Mood and anxiety disorders in a sample of Canadian perinatal women referred for psychiatric care
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Perinatal depression currently receives considerable attention, but not all perinatal women presenting for psychiatric care are depressed. The Edinburgh Postnatal Depression Scale (EPDS) is now routinely administered, but high scores are interpreted as evidence for depressive illness only. This study examined psychiatric diagnoses and mean EPDS scores among perinatal women at a tertiary center. Women accessing care between March 2006 and June 2008 completed a clinical diagnostic interview and the EPDS. Mean EPDS scores were calculated for each psychiatric diagnosis; sensitivity and specificity were calculated for major depressive episode (MDE) and generalized anxiety disorder (GAD). The majority of the sample (N = 91), 49.5%, had GAD comorbid with MDE or another anxiety disorder, followed by MDE (38.5%) comorbid with an anxiety disorder. One third (29.7%) met criteria for MDE and GAD. Only 3.3% had MDE alone and 5.5% had GAD alone. Half the sample (50.5%) had more than one psychiatric disorder. Mean EPDS scores exceeded 11 for the majority of diagnostic groups. Sensitivity of the EPDS for MDE was 0.78 and 0.70 for GAD. Most women had an anxiety disorder and met criteria for more than one psychiatric disorder. Mean EPDS scores were consistently high. Sensitivity of the EPDS for MDE and GAD was comparable.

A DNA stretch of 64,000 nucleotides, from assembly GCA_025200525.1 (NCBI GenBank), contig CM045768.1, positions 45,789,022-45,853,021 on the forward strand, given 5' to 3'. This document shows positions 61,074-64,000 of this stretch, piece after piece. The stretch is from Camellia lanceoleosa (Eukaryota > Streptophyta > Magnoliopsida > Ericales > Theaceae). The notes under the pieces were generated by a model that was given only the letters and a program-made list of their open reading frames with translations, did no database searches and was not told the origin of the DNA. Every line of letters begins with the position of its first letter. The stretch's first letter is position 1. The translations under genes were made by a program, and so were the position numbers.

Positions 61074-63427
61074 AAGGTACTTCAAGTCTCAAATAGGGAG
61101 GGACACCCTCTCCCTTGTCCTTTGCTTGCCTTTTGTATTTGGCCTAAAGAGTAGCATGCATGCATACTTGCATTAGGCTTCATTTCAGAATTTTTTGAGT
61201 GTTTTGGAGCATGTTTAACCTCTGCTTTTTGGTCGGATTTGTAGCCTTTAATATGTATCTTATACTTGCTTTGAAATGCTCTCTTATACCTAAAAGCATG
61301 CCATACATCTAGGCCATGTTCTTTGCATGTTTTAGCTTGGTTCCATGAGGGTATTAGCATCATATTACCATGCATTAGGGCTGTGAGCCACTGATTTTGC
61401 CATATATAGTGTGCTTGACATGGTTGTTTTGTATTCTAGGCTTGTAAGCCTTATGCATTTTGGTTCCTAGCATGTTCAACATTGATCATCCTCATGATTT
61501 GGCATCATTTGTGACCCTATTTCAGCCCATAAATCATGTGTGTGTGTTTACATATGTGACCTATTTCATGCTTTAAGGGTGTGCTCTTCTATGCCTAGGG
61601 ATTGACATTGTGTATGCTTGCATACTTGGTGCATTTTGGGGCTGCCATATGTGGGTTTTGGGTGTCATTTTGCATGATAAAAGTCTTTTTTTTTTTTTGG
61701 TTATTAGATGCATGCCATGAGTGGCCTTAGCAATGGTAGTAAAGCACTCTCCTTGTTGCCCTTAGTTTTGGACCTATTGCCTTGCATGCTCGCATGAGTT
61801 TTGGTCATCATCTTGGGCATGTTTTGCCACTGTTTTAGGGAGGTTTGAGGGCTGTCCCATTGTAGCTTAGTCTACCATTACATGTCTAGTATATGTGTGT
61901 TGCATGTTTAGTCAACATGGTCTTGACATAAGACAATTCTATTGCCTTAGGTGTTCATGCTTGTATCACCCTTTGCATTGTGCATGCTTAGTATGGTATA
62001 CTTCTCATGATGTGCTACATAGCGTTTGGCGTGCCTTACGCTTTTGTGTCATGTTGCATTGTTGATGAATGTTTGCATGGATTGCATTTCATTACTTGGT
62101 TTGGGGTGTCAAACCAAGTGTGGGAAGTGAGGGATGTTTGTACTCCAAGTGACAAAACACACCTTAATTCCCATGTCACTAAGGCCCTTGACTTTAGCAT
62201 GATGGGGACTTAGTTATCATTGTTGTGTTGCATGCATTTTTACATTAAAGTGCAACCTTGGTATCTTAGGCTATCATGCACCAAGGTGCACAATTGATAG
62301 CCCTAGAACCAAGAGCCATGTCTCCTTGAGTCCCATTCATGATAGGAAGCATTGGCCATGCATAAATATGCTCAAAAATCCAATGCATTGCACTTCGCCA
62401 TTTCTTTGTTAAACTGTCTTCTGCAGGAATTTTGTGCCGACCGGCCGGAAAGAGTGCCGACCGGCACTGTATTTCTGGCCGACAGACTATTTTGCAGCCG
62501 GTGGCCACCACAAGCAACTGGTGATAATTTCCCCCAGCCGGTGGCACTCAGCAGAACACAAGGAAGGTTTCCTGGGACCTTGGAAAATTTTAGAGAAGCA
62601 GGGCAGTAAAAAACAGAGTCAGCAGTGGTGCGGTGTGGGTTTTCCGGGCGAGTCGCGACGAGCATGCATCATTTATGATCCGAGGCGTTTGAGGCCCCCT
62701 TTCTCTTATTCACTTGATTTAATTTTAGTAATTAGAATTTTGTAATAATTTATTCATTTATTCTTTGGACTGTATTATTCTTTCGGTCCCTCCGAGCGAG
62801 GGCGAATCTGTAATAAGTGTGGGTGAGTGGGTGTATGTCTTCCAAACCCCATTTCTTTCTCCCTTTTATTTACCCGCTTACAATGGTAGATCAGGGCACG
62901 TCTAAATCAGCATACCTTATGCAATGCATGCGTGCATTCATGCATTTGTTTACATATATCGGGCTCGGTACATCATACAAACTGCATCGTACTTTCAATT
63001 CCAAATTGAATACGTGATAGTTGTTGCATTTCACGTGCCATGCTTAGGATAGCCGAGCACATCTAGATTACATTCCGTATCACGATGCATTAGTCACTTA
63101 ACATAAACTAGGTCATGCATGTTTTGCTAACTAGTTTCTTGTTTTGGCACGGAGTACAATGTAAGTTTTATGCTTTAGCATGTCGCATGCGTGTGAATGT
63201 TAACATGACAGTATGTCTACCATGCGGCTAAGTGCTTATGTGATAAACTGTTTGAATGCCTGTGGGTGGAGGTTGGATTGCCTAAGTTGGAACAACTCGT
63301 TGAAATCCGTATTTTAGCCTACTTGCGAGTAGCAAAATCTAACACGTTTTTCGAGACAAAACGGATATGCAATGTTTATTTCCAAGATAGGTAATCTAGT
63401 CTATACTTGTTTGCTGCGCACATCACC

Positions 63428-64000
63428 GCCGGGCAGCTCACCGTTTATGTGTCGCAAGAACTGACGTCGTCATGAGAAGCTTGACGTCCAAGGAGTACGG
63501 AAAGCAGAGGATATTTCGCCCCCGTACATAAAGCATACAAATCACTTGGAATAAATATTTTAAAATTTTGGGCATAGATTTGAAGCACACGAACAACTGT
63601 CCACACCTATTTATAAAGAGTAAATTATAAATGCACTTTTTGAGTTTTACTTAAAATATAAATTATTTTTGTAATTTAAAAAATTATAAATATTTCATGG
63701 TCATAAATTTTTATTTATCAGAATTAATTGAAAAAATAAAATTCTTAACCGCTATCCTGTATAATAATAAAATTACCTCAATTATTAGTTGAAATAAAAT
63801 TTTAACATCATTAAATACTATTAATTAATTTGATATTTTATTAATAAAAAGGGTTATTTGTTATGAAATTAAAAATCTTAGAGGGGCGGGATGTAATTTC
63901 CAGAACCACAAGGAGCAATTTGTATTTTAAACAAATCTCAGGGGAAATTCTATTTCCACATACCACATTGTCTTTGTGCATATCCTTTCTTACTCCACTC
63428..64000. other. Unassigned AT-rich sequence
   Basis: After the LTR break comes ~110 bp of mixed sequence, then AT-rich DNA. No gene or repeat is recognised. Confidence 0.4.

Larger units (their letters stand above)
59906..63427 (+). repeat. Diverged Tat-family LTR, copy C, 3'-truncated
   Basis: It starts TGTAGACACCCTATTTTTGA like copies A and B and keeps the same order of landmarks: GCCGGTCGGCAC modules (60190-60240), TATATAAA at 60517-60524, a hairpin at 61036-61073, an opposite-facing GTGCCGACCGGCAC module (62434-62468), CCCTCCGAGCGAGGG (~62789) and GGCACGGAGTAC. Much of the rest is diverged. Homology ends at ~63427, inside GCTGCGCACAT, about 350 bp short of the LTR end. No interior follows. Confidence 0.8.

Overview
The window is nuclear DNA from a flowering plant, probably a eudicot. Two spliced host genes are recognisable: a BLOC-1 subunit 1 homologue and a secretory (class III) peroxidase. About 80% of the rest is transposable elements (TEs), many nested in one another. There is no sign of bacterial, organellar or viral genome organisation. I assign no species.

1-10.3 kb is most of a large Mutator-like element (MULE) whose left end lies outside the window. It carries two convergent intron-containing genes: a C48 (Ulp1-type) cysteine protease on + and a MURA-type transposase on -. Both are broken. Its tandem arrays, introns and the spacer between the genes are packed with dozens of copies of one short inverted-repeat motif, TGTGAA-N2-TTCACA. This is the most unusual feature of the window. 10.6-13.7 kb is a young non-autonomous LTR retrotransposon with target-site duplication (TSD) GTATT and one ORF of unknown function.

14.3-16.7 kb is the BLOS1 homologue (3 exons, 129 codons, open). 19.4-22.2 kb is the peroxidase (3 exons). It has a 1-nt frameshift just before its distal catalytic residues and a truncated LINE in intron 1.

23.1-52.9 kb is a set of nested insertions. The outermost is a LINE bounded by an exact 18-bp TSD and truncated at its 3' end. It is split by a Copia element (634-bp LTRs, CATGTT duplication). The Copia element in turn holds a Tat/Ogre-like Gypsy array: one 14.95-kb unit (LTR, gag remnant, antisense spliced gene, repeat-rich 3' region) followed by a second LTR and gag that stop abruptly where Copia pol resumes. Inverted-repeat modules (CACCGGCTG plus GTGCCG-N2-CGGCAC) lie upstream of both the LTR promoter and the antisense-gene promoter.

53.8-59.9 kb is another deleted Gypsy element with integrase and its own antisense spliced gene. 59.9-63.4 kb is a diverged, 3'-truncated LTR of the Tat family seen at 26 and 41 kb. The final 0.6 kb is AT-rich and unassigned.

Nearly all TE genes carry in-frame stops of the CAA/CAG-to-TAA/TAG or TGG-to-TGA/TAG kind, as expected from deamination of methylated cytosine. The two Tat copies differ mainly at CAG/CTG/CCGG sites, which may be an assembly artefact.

KeywordsPregnancy Postpartum Depression Anxiety Screening
Funding, support, and acknowledgments
The authors would like to thank Women’s College Hospital for internal funding to support this project, Drs. Svetlana Emilianova and Jasmine Gandhi for their assistance with recruitment, Tasha Schumann and Laura Orlando for assisting with various phases of the work, and all the patients who contributed their time to this project at a very difficult time in their lives.
Dr. Grigoriadis has a New Investigator Award in Women's Health Research from the Canadian Institutes of Health Research (CIHR, NOW-182838) in partnership with the Ontario Women's Health Council. Dr. L. Ross is supported by a New Investigator Award from CIHR and the Ontario Women’s Health Council, Award NOW-84656. In addition, support to CAMH for salary of scientists and infrastructure has been provided by the Ontario Ministry of Health and Long-Term Care. The views expressed here do not necessarily reflect those of the Ministry of Health and Long-Term Care.
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